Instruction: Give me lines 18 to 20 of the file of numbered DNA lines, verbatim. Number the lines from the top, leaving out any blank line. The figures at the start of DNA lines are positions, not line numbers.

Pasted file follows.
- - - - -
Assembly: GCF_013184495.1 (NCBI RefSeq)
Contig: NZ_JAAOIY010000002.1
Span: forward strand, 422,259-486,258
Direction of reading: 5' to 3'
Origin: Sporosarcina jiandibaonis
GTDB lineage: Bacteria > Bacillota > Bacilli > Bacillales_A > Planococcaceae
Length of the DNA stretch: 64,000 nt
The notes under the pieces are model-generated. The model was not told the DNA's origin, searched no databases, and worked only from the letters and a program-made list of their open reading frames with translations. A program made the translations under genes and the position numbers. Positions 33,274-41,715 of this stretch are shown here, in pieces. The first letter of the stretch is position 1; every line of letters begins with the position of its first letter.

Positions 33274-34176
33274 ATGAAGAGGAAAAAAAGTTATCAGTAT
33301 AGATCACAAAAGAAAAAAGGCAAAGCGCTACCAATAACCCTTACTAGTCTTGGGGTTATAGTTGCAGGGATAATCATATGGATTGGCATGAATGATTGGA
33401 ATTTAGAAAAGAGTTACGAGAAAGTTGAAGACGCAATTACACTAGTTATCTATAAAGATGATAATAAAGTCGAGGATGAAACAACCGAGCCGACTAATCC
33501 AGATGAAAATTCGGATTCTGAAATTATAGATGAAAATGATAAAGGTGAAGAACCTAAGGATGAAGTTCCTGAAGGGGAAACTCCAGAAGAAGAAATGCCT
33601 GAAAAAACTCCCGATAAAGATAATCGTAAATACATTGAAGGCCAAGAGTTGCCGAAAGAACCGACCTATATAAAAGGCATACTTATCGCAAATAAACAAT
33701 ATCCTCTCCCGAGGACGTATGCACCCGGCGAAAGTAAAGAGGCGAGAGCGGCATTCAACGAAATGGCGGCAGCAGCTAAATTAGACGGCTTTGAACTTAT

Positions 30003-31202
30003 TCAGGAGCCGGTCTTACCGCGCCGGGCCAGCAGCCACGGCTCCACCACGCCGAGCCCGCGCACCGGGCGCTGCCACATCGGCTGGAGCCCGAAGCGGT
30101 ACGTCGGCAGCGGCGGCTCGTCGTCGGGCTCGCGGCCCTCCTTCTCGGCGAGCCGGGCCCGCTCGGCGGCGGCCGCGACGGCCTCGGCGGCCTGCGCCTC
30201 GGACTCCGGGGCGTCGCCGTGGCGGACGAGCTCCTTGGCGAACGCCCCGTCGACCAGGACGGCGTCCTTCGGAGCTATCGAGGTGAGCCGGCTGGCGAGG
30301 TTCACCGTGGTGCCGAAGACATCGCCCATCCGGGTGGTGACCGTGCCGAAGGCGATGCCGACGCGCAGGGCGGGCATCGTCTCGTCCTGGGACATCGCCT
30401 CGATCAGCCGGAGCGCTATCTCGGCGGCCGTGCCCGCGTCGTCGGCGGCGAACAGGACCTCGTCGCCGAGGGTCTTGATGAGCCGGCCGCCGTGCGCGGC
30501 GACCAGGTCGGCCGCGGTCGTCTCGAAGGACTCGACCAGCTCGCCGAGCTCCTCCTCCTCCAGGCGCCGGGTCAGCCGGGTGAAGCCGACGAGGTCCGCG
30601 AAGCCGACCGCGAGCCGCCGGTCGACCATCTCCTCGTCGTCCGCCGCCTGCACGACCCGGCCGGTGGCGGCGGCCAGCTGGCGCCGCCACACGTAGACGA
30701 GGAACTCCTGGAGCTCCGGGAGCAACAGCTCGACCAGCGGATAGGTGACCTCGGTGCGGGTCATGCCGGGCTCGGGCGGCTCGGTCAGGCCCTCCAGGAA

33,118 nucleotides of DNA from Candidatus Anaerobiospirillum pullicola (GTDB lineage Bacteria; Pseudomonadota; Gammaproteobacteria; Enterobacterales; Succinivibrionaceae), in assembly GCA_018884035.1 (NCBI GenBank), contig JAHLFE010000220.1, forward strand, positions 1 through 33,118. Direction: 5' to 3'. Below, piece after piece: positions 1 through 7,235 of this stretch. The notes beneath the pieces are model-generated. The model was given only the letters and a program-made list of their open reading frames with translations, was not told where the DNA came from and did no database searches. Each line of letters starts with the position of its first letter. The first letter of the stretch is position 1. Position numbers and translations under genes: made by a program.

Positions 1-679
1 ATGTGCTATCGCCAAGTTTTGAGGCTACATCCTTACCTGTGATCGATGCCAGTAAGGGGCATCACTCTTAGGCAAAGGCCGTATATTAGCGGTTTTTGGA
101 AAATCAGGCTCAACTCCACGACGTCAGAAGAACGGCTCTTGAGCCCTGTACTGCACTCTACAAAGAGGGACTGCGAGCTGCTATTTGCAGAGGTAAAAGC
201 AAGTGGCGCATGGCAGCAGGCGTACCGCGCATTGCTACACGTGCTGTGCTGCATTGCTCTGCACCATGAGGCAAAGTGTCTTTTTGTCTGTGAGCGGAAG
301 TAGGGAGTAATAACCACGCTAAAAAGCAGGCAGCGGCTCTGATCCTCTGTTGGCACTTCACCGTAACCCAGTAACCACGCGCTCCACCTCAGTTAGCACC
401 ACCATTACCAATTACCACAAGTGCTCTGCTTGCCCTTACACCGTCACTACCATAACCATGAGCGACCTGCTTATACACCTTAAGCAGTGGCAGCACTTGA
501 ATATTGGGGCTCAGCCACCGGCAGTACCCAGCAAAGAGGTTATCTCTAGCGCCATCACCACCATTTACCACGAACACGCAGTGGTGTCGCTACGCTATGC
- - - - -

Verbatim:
30101 ACGTCGGCAGCGGCGGCTCGTCGTCGGGCTCGCGGCCCTCCTTCTCGGCGAGCCGGGCCCGCTCGGCGGCGGCCGCGACGGCCTCGGCGGCCTGCGCCTC
30201 GGACTCCGGGGCGTCGCCGTGGCGGACGAGCTCCTTGGCGAACGCCCCGTCGACCAGGACGGCGTCCTTCGGAGCTATCGAGGTGAGCCGGCTGGCGAGG
30301 TTCACCGTGGTGCCGAAGACATCGCCCATCCGGGTGGTGACCGTGCCGAAGGCGATGCCGACGCGCAGGGCGGGCATCGTCTCGTCCTGGGACATCGCCT